THE HISTORY OF THE BUILDING
The history of the building is a perfect example of the reason why Rome is called the Eternal City. Erected on the ruins of the Theatre of Marcellus, Palazzo Orsini is located in one of the areas of greatest historical and artistic interest in Rome, between the Forum and the Tiber Island. The building is very impressive and unique in its kind as it has been used over the centuries first as a theater, then as a fortress and finally as a noble residence of the powerful Savelli, Sforza Cesarini and Orsini families. An entire wing of the Palace, on four floors, became the property of the Sovereign Military Order of Malta in 1994, thanks to a generous bequest of Countess Valeria Rossi di Montelera Litta Modignani, taking the name of Casa Litta – Palazzo Orsini.
RECOVERY PROJECT OF CASA LITTA – PALAZZO ORSINI
The building that today houses the Embassy of the Order of Malta to the Holy See, called Casa Litta – Palazzo Orsini, became the property of the Order when, in 1994, Countess Valeria Rossi di Montelera Litta Modigliani, who owned the entire wing of the building, on four floors, left it to the Order with all its furnishings, following the untimely death of her only son.
The building is located near the Tiber Island, inside the Teatro Marcello, in one of the most fascinating and suggestive areas of Rome.
After a long and intense exchange of ideas and reflections, and several contacts with the Grand Magistry of the Order, it was decided to carry out a complex project of recovery and restoration of the entire building, whose structures had suffered considerable damage over time.
The realization of the project in all its phases has been possible also thanks to the decisive support and participation of friends of great human and cultural level, who have provided the willingness to finance the work of recovery of the building.
Without envisaging significant changes to the original structure of Casa Litta – Palazzo Orsini, and maintaining the full usability of the Palazzo with all the functions necessary for the purpose for which it was intended, the project aims to transform the building from a burden on the finances of the Order into a source of income for the numerous charitable activities carried out by the Order of Malta.
The urgent and urgent interventions concerned above all the “Penthouse Floor” of the Palace, which had been unused and in very poor condition for several years. The floor, which revolves around a central courtyard enclosed by large windows, consists of a large gallery decorated with precious frescoes, a sitting room with fireplace and a long, narrow greenhouse leading to the terraces from which you can admire an extraordinary panorama, from the dome of the Synagogue, inside the Portico d’Ottavia, to the Capitol. Nothing, or almost nothing, has remained of the furnishings when the apartment was inhabited by Countess Rossi di Montelera, but the very presence of flower beds and stone benches suggests that this place, probably created to be a garden with a view, was used for receptions.
The entire renovation project, however, also involved an entire wing of the second floor of Palazzo Orsini, the one used by the Chancellery of the Embassy to the Holy See. Here the restoration has allowed to recover and enhance the functions of the reception rooms.
The intervention involved three magnificent halls, of different sizes, all furnished with ancient and precious works of art. The interventions led to the restoration and preservation, in the Green Hall, of the wooden coffered ceiling painted with floral motifs and decorative frescoes along the entire perimeter of the walls, depicting cherubs playing, interspersed at the four corners by female figures holding coats of arms and heraldic symbols.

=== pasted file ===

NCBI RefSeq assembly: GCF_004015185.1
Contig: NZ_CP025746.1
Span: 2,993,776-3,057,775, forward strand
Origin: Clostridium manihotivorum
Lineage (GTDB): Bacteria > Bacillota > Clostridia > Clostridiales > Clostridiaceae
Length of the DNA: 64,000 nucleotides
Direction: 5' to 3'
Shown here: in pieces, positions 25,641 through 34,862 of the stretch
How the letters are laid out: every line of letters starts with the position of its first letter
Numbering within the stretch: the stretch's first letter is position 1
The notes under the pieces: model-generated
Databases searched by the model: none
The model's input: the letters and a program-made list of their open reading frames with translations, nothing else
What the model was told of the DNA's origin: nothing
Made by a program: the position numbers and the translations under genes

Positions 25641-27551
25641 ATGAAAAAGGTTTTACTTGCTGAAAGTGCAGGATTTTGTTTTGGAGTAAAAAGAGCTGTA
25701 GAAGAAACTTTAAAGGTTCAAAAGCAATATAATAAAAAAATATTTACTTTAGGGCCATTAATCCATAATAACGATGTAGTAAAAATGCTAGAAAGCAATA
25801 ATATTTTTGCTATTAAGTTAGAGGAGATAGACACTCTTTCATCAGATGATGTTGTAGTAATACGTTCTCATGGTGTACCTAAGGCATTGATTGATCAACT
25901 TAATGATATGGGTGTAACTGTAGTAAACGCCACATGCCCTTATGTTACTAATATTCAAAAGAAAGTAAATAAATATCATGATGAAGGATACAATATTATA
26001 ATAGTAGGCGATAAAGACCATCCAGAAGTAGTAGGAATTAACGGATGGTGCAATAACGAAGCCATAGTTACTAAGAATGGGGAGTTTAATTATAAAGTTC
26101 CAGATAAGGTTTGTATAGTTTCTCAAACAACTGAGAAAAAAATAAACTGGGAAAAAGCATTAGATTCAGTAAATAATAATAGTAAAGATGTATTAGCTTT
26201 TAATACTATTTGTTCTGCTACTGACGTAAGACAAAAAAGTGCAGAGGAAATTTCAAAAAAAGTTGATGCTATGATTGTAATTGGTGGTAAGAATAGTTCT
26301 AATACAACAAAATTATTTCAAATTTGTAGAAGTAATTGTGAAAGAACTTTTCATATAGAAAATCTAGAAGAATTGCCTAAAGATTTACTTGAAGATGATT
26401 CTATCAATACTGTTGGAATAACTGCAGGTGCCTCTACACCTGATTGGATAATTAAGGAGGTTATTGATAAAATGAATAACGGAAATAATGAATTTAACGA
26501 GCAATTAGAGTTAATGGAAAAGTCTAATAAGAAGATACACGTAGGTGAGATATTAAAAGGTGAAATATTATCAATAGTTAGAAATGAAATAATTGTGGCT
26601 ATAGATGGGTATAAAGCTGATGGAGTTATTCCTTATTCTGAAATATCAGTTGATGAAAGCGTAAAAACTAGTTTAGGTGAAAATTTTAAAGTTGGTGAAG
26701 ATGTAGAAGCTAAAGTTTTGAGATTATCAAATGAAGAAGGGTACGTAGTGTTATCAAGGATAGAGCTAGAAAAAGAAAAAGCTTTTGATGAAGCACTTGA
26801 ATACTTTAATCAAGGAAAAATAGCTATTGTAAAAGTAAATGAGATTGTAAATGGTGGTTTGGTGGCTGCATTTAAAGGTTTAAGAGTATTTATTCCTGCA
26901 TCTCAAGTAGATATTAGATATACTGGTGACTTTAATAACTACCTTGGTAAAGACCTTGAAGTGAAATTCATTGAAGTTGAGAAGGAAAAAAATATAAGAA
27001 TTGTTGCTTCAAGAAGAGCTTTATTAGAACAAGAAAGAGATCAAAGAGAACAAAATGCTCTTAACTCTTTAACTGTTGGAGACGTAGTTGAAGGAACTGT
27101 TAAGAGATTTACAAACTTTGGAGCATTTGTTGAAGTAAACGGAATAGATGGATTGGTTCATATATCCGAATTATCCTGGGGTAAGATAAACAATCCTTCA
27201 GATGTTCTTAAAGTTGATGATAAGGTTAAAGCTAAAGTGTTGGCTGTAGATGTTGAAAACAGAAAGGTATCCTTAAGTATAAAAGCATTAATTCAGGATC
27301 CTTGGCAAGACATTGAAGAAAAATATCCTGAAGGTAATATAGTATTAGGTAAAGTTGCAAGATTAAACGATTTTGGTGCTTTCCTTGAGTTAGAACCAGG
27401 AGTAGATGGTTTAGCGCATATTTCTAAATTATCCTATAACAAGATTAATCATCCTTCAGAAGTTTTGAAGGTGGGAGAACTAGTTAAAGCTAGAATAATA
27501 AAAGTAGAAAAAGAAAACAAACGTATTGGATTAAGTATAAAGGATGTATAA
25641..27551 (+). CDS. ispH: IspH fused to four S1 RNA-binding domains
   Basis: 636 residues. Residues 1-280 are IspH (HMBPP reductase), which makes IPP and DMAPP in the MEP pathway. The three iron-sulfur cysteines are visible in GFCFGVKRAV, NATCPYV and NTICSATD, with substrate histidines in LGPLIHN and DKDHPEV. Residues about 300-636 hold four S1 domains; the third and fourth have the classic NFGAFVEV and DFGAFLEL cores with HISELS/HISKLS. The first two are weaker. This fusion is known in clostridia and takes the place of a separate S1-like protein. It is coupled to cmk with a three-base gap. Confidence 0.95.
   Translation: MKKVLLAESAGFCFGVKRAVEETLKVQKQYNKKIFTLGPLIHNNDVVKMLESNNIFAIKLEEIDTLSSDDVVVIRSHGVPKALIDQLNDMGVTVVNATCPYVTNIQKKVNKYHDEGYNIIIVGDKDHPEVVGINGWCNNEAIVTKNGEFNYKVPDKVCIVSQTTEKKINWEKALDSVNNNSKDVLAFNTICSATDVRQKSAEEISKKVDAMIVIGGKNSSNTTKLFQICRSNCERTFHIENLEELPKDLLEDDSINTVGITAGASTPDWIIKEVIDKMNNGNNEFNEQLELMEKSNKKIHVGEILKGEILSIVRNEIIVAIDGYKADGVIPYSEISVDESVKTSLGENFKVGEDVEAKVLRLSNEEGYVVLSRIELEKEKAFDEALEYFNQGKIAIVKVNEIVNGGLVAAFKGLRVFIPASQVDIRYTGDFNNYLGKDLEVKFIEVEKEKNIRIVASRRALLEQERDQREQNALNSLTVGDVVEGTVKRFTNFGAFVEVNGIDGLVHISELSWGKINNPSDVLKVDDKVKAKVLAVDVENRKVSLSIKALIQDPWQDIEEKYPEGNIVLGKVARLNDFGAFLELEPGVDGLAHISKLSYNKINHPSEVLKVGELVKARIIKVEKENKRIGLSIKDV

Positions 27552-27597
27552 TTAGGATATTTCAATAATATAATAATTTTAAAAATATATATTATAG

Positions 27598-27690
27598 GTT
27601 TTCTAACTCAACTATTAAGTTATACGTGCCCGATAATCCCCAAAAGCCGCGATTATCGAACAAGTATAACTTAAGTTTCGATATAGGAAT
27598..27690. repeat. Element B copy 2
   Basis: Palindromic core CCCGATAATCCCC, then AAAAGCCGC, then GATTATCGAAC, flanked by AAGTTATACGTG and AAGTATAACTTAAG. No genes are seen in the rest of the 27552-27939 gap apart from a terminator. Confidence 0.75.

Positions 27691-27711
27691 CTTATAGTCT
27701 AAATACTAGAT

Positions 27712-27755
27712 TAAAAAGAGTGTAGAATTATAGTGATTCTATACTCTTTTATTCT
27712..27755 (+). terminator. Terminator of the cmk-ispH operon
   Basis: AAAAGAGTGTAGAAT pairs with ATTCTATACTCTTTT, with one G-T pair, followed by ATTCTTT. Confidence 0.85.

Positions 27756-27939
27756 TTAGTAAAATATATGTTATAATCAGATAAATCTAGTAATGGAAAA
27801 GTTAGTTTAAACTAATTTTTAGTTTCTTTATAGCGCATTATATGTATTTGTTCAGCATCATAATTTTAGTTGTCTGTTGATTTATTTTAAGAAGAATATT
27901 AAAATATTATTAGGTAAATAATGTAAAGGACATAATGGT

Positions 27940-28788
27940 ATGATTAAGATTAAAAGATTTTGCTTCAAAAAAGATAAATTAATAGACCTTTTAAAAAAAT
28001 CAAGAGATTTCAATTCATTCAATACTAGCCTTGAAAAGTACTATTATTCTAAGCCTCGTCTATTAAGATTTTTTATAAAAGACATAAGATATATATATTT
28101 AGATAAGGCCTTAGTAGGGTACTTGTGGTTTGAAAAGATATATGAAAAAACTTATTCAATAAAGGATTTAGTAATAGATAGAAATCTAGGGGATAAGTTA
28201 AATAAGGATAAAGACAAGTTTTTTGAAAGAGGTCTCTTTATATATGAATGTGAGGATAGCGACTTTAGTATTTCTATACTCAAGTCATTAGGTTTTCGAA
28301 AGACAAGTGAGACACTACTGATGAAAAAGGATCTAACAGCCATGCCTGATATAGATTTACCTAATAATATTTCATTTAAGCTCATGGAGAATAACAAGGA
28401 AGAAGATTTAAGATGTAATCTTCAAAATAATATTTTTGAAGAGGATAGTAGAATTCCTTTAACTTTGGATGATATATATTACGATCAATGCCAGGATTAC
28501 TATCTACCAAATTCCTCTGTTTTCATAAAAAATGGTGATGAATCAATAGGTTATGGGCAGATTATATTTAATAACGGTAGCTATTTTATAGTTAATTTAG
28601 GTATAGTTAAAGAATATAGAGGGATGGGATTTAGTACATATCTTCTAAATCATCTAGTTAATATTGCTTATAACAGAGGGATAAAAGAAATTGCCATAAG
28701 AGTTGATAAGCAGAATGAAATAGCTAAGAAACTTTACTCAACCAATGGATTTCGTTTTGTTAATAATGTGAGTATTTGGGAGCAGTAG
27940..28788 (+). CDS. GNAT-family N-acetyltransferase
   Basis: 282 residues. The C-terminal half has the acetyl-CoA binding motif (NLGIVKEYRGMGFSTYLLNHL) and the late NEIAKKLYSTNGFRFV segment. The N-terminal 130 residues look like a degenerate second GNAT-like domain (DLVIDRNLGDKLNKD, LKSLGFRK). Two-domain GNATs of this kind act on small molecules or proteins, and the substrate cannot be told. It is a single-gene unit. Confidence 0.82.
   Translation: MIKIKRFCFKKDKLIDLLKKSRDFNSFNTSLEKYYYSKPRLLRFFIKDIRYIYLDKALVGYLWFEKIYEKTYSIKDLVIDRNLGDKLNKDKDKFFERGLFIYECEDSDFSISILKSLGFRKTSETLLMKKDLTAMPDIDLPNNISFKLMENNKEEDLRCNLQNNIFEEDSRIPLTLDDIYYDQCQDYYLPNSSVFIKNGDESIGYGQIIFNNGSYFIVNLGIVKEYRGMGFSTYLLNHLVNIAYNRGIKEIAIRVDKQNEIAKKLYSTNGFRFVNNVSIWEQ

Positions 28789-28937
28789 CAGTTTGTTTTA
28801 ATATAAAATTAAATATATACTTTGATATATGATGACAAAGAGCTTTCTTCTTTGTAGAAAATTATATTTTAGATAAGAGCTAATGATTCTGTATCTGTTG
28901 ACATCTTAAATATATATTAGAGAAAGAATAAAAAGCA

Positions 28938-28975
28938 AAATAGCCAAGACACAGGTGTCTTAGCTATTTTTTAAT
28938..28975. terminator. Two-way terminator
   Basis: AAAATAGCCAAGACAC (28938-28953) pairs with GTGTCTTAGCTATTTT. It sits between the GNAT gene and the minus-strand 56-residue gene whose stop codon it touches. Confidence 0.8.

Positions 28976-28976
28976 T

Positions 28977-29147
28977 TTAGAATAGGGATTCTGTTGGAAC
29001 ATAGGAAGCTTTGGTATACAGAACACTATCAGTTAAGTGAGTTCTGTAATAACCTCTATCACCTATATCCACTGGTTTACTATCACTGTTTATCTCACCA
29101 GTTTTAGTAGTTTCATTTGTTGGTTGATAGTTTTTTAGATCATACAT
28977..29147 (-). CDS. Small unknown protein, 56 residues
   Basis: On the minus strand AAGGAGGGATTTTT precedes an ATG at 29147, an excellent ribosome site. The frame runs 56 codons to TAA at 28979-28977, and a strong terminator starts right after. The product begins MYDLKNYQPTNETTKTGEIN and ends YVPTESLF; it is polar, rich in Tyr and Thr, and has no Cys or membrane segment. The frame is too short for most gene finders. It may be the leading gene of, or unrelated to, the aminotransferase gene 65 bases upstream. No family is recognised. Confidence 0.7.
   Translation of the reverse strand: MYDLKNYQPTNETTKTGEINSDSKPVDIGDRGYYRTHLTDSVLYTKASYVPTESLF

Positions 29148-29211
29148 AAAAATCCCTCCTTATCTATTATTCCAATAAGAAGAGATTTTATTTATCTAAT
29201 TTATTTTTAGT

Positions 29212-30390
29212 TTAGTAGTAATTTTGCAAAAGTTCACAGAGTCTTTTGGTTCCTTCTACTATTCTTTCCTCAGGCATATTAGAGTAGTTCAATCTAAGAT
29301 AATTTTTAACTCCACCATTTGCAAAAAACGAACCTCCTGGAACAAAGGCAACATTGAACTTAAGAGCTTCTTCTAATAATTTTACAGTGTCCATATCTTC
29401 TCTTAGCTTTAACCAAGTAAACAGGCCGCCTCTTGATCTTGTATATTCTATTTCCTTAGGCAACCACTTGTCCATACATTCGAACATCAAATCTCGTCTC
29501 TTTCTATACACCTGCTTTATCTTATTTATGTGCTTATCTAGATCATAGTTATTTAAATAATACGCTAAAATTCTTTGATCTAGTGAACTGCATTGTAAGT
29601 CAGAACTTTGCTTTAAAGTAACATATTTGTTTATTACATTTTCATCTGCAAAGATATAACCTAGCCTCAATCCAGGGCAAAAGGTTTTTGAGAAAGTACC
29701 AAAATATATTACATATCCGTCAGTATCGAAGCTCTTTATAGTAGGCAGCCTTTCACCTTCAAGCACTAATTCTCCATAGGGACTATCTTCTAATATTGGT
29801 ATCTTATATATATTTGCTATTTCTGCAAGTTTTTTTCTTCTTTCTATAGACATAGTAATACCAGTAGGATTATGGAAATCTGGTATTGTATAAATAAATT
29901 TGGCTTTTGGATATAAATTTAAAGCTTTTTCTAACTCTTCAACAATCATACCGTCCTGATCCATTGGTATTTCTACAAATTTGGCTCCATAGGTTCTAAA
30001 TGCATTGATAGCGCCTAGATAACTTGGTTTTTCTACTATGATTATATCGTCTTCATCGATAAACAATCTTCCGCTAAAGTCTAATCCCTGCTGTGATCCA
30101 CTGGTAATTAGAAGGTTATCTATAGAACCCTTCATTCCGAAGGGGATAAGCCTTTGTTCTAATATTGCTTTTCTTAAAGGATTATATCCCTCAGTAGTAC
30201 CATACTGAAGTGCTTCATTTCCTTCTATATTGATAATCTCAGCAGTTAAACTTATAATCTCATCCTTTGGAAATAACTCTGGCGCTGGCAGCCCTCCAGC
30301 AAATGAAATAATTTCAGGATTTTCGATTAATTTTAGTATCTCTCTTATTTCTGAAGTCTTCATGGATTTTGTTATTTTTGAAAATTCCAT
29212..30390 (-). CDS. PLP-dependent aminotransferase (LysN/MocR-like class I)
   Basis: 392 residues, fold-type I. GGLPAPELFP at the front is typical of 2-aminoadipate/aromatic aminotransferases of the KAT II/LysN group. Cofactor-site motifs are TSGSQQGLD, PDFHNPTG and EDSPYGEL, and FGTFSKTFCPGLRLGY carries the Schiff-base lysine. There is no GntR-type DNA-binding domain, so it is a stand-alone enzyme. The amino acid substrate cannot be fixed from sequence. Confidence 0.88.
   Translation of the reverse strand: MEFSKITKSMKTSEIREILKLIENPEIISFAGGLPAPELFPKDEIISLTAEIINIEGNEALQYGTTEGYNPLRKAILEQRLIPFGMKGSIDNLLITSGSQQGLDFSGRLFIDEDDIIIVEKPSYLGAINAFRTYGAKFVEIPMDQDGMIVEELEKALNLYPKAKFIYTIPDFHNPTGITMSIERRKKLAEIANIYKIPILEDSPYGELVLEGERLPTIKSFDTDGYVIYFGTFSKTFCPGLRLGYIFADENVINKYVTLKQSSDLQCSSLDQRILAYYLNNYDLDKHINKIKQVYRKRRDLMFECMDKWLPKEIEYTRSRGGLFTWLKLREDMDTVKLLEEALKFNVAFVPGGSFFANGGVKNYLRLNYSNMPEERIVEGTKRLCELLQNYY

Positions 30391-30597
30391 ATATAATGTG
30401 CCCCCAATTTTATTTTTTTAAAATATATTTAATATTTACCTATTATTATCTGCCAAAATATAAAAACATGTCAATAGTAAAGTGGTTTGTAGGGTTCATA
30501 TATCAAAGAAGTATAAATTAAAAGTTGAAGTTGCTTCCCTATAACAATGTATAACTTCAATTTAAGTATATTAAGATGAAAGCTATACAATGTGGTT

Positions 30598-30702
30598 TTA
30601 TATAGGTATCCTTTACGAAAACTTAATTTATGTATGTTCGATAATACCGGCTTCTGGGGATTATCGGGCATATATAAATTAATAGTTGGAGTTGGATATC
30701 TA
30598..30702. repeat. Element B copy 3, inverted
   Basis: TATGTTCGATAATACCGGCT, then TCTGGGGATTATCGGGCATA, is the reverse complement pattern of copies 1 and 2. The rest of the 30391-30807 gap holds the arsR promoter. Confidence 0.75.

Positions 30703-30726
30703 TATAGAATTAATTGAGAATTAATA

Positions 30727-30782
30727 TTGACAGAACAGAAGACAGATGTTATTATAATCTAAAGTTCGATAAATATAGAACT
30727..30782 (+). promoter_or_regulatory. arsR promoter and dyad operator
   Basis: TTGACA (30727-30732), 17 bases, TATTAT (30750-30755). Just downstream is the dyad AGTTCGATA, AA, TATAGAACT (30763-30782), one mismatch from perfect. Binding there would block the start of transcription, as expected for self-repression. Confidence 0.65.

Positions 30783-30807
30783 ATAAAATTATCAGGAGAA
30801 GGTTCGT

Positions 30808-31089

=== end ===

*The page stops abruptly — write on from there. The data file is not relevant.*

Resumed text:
In the Yellow Salon, the wooden coffered ceiling painted with floral motifs was restored. Eight antique tapestries decorating the walls of the Salone Verde, the Salone Giallo and the Dining Room have also been restored and cleaned. Among the most important pieces, in the Yellow Salon, there are two tapestries – of the eleven existing in the world – of the series “Landscapes with Animals” made between 1611 and 1614 by the atelier of Caterine van Den Eynde, who had started and directed one of the most famous manufactures active in Brussels between the end of the Renaissance and the beginning of the Baroque. The first tapestry, “Landscape with Ostriches,” was made by Jan Raes II, the most important weaver in Brussels, at the beginning of the 17th century. The second tapestry in the room that has been recovered, also by Jan Raes II, is “Leopard on a Pond,” belonging to the same series commissioned by Cardinal Alessandro Peretti Montalto, one of the great cardinal collectors of the 16th and 17th centuries, and first exhibited in Rome some 400 years ago.
This intense renovation project that, in spite of everything, has been tenaciously carried out even in 2020, can finally be said to be concluded and, in September 2021, Casa Litta – Palazzo Orsini will once again become the special place it originally was.
For the moment, the beautiful halls restored to their original splendor have hosted institutional meetings of the Order and some events whose proceeds were donated to support some charitable works of the Order. In this way, the ownership of part of a historical residence of great value is ideally linked to the founding mission of the Order of Malta: the reception and assistance of the sick and suffering.
However, the organization of the opening to the public is in progress and, as soon as some logistical and security issues will be properly resolved, cultural visits to the public will be activated.
Further updates will soon be available on this page of the website of the Order’s Embassy to the Holy See.